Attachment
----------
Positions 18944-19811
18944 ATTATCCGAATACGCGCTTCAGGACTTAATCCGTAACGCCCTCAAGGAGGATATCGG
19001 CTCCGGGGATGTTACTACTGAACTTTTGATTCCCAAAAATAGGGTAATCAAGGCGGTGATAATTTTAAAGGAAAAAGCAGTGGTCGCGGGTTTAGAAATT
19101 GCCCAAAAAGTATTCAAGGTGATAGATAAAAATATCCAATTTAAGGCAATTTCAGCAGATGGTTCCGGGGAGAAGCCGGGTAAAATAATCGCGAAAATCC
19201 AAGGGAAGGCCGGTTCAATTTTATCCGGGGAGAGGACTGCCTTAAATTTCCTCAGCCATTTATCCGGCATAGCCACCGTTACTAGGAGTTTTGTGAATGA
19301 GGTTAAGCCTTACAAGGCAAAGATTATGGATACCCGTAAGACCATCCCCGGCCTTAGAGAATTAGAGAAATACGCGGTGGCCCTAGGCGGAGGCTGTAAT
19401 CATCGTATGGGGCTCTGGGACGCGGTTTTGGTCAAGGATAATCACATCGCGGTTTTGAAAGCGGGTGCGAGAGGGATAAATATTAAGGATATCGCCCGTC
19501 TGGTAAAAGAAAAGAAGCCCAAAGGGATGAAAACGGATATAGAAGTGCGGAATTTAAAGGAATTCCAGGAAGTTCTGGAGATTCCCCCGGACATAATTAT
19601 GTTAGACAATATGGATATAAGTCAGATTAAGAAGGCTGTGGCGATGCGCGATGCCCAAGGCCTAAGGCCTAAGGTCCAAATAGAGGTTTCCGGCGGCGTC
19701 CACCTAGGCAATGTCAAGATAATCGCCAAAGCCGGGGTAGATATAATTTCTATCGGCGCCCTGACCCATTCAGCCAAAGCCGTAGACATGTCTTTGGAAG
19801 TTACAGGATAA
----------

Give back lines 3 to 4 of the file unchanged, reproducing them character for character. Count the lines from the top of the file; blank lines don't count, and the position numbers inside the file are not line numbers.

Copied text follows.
19001 CTCCGGGGATGTTACTACTGAACTTTTGATTCCCAAAAATAGGGTAATCAAGGCGGTGATAATTTTAAAGGAAAAAGCAGTGGTCGCGGGTTTAGAAATT
19101 GCCCAAAAAGTATTCAAGGTGATAGATAAAAATATCCAATTTAAGGCAATTTCAGCAGATGGTTCCGGGGAGAAGCCGGGTAAAATAATCGCGAAAATCC